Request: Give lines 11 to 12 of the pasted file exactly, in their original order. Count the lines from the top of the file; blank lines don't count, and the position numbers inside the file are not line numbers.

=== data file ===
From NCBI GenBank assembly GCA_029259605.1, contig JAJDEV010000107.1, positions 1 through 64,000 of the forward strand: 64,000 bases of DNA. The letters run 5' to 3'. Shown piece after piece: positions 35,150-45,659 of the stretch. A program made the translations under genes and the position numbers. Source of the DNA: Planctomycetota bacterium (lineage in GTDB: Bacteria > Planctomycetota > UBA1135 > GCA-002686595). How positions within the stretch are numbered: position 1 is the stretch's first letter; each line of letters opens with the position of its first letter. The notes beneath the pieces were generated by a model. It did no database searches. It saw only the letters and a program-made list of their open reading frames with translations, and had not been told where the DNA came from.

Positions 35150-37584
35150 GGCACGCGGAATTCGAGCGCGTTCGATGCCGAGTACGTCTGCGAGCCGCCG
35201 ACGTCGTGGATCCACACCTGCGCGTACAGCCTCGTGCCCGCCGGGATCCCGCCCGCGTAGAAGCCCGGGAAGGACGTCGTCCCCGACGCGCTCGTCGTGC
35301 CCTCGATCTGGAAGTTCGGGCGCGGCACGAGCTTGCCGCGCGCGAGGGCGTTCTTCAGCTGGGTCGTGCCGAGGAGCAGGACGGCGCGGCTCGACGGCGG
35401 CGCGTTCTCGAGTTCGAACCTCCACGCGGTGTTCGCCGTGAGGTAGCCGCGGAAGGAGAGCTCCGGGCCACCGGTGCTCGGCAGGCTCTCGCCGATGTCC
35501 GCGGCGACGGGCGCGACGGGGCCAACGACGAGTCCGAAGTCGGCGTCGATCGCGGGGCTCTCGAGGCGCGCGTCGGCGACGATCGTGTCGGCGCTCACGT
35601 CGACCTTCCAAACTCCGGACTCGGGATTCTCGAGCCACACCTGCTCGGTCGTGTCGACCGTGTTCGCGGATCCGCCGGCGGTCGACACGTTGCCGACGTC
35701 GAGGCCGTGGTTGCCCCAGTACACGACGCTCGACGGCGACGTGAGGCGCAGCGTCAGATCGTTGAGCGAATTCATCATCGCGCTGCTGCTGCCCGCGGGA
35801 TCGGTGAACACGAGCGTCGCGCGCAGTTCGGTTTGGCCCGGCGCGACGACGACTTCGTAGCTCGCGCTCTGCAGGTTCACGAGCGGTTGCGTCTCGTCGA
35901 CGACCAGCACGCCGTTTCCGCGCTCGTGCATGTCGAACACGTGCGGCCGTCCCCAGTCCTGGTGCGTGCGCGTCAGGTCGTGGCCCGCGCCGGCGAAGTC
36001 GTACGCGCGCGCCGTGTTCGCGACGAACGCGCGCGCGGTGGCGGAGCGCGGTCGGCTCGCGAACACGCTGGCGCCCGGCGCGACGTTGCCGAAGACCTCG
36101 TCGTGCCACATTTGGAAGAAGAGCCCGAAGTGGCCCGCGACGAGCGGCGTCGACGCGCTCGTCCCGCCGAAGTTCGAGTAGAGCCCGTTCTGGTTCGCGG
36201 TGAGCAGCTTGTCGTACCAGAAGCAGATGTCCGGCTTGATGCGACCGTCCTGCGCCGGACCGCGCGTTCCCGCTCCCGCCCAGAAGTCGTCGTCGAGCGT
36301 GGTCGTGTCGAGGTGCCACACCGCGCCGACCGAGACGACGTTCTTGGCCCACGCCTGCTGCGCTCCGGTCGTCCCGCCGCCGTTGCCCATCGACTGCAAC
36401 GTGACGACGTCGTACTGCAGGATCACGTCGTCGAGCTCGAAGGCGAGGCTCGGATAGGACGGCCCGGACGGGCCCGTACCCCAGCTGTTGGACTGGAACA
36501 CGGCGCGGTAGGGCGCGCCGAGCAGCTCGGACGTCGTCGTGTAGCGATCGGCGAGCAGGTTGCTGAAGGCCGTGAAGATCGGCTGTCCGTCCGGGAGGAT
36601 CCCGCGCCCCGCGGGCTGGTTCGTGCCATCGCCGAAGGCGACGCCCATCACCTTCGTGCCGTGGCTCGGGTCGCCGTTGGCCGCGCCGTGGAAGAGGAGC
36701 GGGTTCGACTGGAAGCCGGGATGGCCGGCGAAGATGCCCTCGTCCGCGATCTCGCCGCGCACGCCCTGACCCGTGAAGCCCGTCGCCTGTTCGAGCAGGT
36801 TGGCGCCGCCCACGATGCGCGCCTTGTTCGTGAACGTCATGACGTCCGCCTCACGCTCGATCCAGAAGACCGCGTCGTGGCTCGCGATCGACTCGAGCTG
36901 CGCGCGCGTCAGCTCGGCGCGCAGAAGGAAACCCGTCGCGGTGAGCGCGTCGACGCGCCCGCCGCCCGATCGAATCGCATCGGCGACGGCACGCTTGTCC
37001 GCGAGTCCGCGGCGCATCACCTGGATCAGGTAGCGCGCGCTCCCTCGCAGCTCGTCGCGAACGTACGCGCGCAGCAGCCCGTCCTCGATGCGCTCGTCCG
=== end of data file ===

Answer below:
35901 CGACCAGCACGCCGTTTCCGCGCTCGTGCATGTCGAACACGTGCGGCCGTCCCCAGTCCTGGTGCGTGCGCGTCAGGTCGTGGCCCGCGCCGGCGAAGTC
36001 GTACGCGCGCGCCGTGTTCGCGACGAACGCGCGCGCGGTGGCGGAGCGCGGTCGGCTCGCGAACACGCTGGCGCCCGGCGCGACGTTGCCGAAGACCTCG